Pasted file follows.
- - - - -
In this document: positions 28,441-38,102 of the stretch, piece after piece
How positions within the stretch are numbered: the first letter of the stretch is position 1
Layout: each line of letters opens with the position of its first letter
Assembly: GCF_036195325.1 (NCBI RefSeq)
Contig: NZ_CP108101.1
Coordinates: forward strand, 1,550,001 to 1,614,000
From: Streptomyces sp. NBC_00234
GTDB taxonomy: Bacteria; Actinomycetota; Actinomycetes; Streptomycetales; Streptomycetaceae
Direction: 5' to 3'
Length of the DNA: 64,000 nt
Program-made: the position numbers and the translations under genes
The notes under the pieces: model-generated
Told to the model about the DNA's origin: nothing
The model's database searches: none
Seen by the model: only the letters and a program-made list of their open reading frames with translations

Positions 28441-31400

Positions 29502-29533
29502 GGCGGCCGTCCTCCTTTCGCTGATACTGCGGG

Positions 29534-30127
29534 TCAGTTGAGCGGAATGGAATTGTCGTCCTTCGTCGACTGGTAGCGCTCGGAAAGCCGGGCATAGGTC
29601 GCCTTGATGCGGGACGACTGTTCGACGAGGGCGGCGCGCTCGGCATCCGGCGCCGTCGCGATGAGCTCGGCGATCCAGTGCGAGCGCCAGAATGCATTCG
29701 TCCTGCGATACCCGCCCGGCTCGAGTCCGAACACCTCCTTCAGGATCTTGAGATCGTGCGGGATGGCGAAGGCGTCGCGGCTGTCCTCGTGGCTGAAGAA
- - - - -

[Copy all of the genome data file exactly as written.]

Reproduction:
In this document: positions 28,441-38,102 of the stretch, piece after piece
How positions within the stretch are numbered: the first letter of the stretch is position 1
Layout: each line of letters opens with the position of its first letter
Assembly: GCF_036195325.1 (NCBI RefSeq)
Contig: NZ_CP108101.1
Coordinates: forward strand, 1,550,001 to 1,614,000
From: Streptomyces sp. NBC_00234
GTDB taxonomy: Bacteria; Actinomycetota; Actinomycetes; Streptomycetales; Streptomycetaceae
Direction: 5' to 3'
Length of the DNA: 64,000 nt
Program-made: the position numbers and the translations under genes
The notes under the pieces: model-generated
Told to the model about the DNA's origin: nothing
The model's database searches: none
Seen by the model: only the letters and a program-made list of their open reading frames with translations

Positions 28441-31400

Positions 29502-29533
29502 GGCGGCCGTCCTCCTTTCGCTGATACTGCGGG

Positions 29534-30127
29534 TCAGTTGAGCGGAATGGAATTGTCGTCCTTCGTCGACTGGTAGCGCTCGGAAAGCCGGGCATAGGTC
29601 GCCTTGATGCGGGACGACTGTTCGACGAGGGCGGCGCGCTCGGCATCCGGCGCCGTCGCGATGAGCTCGGCGATCCAGTGCGAGCGCCAGAATGCATTCG
29701 TCCTGCGATACCCGCCCGGCTCGAGTCCGAACACCTCCTTCAGGATCTTGAGATCGTGCGGGATGGCGAAGGCGTCGCGGCTGTCCTCGTGGCTGAAGAA